(d) potentially, the sanctions imposed in national lawfor infringement of provisions of the Directive – eg avoiding or renderingunenforceable a contract made when the service provider fails to provide theinformation required by Articles 5 or 6 (Article 21).

These first two should not materially affect civil orcommercial substantive law. The last two may have material effects. However, asnoted below, the Regulation does not deal with subject-matter jurisdiction butonly personal jurisdiction.

Tensions between the Regulation and Directive

In the present author’s opinion, talk of manifesttension between the Regulation and Directive is unwarranted. There are tworeasons why the two EU documents are not in manifest conflict.

First the Regulation deals with when an EU court canaccept jurisdiction against a defendant in a particular matter. In contrast, theDirective deals almost exclusively with what regulatory laws will be applied toa service provider domiciled within the EU. Whilst related, these twoinstruments serve different purposes. The Regulation deals with personaljurisdiction whilst the Directive deals with subject-matter jurisdiction.Personal jurisdiction is that area of the conflict of laws whereby a court ortribunal determines whether it has the ability to hear an action against aparticular party, whilst subject-matter jurisdiction is the determination ofwhat substantive law will be applied by the court or tribunal against a partyover which it has personal jurisdiction. These two forms of jurisdiction runside by side and a court or tribunal cannot hear a case against a particulardefendant based on a particular cause of action unless both are present.1The Regulation cannot extend the compass of the Directive – the Directive eitherapplies or it does not. The Regulation merely provides the fora in which theDirective is to be applied. This dichotomy is made patent by paragraph 7 of therecitals of the Directive which states that it does not aim to establishspecific rules on private international law and it is not a substitute for therelevant international conventions.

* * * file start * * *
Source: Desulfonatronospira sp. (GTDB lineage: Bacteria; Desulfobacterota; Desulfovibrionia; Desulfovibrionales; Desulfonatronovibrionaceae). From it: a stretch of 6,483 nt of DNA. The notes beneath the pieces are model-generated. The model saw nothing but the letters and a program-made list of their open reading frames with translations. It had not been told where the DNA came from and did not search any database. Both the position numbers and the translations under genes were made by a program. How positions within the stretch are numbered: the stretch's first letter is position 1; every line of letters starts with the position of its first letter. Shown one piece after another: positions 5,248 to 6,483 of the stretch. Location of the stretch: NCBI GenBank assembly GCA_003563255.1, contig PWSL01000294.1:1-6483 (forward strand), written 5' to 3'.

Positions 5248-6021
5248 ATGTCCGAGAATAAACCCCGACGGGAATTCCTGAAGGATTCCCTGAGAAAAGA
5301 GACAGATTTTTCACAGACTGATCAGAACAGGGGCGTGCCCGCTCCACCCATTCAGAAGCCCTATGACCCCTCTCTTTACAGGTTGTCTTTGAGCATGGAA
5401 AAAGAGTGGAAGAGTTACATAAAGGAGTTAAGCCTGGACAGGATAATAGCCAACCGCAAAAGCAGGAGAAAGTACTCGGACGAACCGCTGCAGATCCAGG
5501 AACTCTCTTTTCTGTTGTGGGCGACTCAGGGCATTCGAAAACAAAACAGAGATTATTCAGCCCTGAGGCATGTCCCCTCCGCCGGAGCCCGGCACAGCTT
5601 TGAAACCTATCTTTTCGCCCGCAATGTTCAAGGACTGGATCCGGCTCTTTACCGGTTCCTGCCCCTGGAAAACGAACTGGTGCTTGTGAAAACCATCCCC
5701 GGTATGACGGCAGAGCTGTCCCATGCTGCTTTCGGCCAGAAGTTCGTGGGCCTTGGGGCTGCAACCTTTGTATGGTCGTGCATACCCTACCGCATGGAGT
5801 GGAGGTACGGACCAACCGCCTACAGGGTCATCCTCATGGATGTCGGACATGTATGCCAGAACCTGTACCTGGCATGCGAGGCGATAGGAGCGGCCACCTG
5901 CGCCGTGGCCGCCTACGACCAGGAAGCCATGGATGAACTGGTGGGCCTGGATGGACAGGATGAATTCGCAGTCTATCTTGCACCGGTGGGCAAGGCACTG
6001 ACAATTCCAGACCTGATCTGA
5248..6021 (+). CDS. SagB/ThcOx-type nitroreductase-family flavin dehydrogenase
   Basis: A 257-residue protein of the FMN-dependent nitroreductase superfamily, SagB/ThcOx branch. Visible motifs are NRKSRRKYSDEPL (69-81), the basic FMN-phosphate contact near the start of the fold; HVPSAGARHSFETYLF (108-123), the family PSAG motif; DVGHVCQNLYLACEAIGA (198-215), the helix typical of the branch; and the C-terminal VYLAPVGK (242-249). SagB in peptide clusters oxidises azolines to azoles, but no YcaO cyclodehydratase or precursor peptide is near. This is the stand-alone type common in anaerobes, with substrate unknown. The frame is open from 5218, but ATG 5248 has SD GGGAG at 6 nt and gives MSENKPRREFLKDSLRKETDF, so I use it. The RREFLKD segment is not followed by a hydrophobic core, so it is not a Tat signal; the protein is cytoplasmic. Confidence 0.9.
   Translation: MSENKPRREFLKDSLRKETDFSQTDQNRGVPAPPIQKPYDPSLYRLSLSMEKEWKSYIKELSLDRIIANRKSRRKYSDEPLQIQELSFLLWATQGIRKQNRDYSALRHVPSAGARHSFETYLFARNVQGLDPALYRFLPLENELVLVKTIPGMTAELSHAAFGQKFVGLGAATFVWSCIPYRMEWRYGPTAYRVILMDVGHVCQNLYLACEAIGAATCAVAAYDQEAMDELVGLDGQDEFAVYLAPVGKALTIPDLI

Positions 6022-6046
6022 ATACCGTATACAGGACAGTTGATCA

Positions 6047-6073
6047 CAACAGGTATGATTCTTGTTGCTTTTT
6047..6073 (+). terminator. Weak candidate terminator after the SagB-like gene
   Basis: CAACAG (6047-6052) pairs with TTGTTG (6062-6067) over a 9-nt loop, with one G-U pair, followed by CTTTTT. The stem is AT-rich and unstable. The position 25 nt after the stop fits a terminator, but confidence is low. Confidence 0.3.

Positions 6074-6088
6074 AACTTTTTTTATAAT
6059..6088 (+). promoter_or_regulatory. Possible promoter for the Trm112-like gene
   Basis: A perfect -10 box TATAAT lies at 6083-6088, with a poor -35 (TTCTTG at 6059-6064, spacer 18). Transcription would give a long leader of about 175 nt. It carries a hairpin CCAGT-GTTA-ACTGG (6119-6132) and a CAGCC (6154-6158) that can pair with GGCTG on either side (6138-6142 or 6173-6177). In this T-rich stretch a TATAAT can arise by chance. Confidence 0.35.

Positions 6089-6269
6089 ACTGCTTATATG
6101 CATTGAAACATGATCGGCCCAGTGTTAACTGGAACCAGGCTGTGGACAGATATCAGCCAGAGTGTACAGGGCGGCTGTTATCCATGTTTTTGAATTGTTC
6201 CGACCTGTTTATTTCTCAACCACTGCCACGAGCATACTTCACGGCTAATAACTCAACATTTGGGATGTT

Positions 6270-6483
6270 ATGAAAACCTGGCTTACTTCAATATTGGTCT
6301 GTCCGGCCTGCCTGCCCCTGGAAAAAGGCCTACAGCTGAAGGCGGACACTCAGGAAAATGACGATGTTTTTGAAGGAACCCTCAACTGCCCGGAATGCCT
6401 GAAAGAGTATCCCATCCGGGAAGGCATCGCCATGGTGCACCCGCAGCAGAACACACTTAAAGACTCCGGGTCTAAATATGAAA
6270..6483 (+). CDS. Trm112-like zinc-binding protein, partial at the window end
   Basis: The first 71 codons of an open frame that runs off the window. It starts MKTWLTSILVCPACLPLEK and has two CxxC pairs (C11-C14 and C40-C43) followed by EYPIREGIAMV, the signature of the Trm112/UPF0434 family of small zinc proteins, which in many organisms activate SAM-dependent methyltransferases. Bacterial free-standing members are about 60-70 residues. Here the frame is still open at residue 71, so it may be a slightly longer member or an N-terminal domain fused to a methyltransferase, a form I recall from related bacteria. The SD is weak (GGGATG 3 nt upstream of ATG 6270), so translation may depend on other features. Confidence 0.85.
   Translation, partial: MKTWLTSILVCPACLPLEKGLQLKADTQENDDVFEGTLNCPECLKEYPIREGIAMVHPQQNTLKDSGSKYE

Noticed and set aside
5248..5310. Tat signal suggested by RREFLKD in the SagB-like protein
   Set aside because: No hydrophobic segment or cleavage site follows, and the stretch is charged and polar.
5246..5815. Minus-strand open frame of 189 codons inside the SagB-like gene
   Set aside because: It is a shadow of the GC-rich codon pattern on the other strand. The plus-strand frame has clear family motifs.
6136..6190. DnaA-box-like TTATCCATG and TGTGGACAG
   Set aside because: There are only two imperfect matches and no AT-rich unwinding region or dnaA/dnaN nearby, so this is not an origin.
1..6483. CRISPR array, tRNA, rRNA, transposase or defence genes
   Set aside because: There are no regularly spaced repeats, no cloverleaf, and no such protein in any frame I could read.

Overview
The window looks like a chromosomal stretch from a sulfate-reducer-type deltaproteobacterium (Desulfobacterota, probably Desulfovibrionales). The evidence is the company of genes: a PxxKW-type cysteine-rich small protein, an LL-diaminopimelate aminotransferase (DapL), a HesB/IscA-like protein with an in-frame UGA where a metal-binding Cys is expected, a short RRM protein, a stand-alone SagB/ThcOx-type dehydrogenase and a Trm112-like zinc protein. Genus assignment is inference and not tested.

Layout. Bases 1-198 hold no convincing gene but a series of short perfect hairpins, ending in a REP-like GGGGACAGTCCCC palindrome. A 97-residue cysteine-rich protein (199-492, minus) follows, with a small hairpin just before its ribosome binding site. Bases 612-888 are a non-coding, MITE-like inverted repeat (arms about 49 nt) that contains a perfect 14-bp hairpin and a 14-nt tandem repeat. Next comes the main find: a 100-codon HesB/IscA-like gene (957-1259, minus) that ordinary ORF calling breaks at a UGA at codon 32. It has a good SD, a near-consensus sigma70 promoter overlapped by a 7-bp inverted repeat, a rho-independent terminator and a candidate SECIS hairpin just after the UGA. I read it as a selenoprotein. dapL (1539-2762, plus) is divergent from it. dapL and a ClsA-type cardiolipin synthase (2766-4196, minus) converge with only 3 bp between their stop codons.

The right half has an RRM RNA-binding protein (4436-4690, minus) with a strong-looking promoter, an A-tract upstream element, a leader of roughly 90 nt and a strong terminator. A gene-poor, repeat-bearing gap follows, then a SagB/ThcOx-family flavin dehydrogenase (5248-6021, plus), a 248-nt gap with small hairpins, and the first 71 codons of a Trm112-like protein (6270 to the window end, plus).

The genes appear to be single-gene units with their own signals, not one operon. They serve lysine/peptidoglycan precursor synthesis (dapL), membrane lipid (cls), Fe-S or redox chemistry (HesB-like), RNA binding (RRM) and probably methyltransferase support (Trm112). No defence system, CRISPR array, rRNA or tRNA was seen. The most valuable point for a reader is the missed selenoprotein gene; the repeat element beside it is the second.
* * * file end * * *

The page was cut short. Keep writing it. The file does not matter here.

Article 3(3) of the Directive states that ‘paragraph1 shall cover the provision set out in Articles 9, 10 and 11 only insofar as thelaw of the Member State applies by virtue of its rules of private internationallaw’. This provision is trite: the provisions of the Directive would not beapplicable in any case unless the rules of private international law of theforum court deemed them applicable.

Secondly, as noted above, the Directive deals almostexclusively with regulatory laws and their application to service providerswithin the EU. In many cases, these regulatory laws will be enforced by way of afine levied by state authorities and other penal relief. In contrast, theRegulation is applicable only to personal jurisdiction in respect of ‘civiland commercial matters’.2 Regulatory laws do notfall within this definition therefore the Regulation is largely inapplicable topersonal jurisdiction in respect of matters arising under the Directive.Personal jurisdiction in respect of these matters will be determined by therelevant state’s rules on personal jurisdictions for non-EEA domicileddefendants. Therefore, not only does the Regulation operate side by side withrather than extending or affecting the Directive’s subject-matterjurisdiction, but in most cases it will not even do that.

Impact of the Regulation on E-commerce

This following analysis is also relevant to the aboveanalysis of the putative tension between the Regulation and Directive. If theRegulation introduces only minimal or no changes to the jurisdiction regime forconsumers then any tension that does exist will apply equally to the extantBrussels and Lugano regimes, and therefore talk of tension created by theRegulation would be unwarranted or at least the potential problems would bemanifestly mitigated.

Articles 15(3) and 16 of the Regulation provide that ifa contract is concluded with a person who pursues commercial or professionalactivities in the Member State of the consumer’s domicile or, by any means,directs such activities to that Member State or to several countries includingthat Member State, and the contract falls within the scope of such activities,then a consumer may bring proceedings against the other party either in thecourts of the Member State in which that party is domiciled or in which theconsumer is domiciled. These Articles will ensure that suppliers will be liableto be sued in the country of delivery in most if not all cases.